Understanding the Outdoor Recreation Adoption Model (ORAM)

The Outdoor Recreation Adoption Model (Model) is based on social science research going back to 1955. This concept has been modified by different researchers and authors for various specific purposes, but the core concept is simple: anyone who adopts a new activity (such as hunting, but it could be anything), goes through a progression of reasonably discrete stages prior to the time they fully adopt the new activity or become completely proficient in it.

For educational programs, Byrne and Dunfee (2016) have modified and adapted work of previous researchers to create the Outdoor Recreation Adoption Model (Figure 3) (also known as the Hunter Adoption Model).

Figure 3. Outdoor Recreation Adoption Model as modified by Byrne and Dunfee, 2016.

Precursors to this version of the Model can be found in the National Shooting Sports Foundation’s Best Practices Workbook for Hunting and Shooting Recruitment and Retention and the Recreational Boating and Fishing Foundation’s Best Practices Workbook for Boating, Fishing and Aquatic Resources Stewardship Education. The Model identifies five discrete stages a person goes through when adopting a new idea or activity. These stages are: awareness, interest, trial, continuation with support, and continuation without support. Two additional stages – “Lapse” and “Reactivate” are also identified to address participants who no longer participate.  

For program planning purposes, recruitment programs were identified as those that addressed participants within the first three stages (awareness, interest, and trial) and retention programs were identified as those that addressed participants within the last two stages (continuation with support and continuation without support). Reactivation programs were also added to accommodate people who have lapsed or have permanently deserted the activity.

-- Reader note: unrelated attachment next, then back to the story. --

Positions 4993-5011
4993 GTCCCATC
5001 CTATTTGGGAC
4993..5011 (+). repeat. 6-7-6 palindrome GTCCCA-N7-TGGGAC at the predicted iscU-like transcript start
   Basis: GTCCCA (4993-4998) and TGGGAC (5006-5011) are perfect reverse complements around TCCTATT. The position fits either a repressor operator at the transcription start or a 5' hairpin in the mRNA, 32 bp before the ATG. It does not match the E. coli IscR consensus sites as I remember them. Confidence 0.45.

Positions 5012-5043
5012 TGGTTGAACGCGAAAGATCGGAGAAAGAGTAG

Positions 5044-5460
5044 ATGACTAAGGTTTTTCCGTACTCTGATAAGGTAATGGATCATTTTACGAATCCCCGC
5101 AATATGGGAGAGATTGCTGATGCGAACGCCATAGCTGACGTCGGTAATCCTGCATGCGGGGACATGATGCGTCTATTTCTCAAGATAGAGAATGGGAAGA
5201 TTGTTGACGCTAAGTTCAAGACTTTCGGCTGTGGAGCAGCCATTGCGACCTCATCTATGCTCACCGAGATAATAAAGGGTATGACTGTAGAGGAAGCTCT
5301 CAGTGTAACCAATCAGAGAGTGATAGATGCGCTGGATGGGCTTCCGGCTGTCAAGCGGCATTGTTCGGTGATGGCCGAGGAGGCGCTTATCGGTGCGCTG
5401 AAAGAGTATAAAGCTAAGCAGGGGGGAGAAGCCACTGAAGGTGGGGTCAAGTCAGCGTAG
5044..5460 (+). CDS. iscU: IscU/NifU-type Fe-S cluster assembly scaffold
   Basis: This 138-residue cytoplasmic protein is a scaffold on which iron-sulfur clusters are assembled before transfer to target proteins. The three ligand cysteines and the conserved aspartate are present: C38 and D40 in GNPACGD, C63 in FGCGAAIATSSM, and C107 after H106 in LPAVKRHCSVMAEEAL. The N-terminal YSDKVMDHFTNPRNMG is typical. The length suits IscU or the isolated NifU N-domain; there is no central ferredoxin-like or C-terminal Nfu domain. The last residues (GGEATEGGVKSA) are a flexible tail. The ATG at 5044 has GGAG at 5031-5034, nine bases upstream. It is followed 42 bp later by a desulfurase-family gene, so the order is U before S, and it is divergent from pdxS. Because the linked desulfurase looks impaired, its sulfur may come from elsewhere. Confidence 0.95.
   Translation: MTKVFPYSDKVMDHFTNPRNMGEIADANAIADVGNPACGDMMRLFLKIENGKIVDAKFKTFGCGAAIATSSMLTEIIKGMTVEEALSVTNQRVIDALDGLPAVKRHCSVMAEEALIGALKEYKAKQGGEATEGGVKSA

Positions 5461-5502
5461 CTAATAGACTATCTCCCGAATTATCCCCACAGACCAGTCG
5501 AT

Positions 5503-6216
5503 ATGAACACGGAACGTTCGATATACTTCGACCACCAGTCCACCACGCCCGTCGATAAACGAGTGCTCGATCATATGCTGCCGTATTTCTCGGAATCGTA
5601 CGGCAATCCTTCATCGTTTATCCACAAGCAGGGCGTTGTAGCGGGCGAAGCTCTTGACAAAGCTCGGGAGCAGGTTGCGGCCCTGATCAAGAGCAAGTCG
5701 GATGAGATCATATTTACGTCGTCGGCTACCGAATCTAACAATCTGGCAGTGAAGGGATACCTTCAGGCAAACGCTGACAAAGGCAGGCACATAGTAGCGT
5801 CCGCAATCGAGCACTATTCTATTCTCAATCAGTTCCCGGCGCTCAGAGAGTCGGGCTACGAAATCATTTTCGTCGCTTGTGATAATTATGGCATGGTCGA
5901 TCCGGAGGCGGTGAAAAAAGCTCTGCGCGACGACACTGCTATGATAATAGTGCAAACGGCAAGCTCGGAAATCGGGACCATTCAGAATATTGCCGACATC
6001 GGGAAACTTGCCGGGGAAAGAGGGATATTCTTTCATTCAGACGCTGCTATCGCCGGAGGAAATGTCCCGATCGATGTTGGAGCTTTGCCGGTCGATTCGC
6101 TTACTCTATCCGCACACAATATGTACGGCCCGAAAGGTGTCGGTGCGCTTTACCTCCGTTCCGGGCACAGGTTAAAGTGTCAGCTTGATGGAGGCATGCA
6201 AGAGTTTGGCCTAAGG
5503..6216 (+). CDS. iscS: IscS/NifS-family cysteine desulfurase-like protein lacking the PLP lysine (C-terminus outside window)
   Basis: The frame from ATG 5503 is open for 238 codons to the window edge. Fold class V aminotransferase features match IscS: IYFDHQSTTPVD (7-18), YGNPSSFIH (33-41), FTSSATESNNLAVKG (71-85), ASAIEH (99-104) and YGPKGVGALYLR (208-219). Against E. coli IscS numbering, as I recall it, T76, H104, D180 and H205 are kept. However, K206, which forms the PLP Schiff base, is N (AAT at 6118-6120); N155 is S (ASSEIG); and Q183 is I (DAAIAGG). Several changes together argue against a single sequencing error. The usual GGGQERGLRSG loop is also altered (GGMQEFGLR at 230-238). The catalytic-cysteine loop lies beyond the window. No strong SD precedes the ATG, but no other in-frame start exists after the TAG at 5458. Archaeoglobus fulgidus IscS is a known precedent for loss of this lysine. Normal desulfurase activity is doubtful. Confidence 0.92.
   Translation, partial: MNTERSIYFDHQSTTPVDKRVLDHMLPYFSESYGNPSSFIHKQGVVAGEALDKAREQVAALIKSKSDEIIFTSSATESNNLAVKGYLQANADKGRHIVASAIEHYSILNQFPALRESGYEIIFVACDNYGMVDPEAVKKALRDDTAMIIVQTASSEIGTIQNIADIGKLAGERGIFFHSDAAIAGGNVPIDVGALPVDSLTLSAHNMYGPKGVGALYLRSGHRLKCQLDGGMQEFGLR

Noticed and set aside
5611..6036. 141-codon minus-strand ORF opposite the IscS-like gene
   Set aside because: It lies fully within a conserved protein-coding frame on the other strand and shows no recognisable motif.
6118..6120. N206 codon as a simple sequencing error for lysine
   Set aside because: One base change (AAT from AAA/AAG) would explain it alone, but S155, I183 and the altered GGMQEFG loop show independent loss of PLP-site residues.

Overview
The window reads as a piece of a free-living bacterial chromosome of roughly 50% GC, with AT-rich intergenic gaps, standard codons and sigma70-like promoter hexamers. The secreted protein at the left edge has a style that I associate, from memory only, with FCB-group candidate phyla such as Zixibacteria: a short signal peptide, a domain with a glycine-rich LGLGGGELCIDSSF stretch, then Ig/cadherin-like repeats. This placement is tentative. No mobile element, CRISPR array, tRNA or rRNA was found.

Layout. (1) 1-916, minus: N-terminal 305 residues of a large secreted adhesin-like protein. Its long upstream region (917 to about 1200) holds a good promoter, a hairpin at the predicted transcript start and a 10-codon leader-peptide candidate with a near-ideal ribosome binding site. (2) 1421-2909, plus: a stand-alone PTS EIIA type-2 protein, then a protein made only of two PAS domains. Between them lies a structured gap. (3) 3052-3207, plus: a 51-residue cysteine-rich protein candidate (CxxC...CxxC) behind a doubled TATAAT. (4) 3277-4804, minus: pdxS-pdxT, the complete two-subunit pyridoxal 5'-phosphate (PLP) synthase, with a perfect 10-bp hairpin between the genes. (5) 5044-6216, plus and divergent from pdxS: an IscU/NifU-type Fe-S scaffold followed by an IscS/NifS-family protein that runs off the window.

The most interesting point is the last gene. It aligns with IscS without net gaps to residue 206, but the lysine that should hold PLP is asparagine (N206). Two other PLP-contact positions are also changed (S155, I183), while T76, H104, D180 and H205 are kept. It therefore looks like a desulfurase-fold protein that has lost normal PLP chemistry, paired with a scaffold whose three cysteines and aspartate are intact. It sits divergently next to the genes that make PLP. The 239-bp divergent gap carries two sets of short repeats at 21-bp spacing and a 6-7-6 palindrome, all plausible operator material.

Because hunting is a complex activity involving considerable knowledge and many different skills, it is not likely adopted based on a single exposure. Numerous exposures and trials involving hunting and hunting-related activities are almost always required before a person becomes an independent hunter in the “continuation without support” stage.

It is critical for program planners, as well as program implementers, to know where their program fits within the Model and to incorporate “next steps” into their programs so that participants can advance through the various stages. Each stage should include review activities to reinforce knowledge and skills learned in earlier stages, as well as new, more advanced knowledge, skills, and/or and hunting activities.

This Model is helpful for program developers to identify the various stages of their target audiences and to develop programs to help them advance to the next step.

Program developers should view their programs as “interventions” that act as bridges between the various stages. As such, your program should be a conduit to convey participants from one stage to the next. Do not attempt to connect too many stages within one program, or program session. Match program content to the corresponding stages and develop sessions/activities based on moving participants from one stage to the next. For more suggestions on teaching adults see: Key concepts of adult learning.


Best Practices Hunting R3 Workbook

Being a hunter involves much more than simply buying a license to go hunting. However, hunting license sales do provide a quick and easy indicator of hunting participation over time, and so recruitment is often understood to mean a person who buys a license for the first time, and retention is often recognized to have occurred when a person consistently buys licenses over time. There is no similar indicator for the shooting sports. Much more information on these definitions is provided throughout this Workbook.

This entry contains the entire workbook.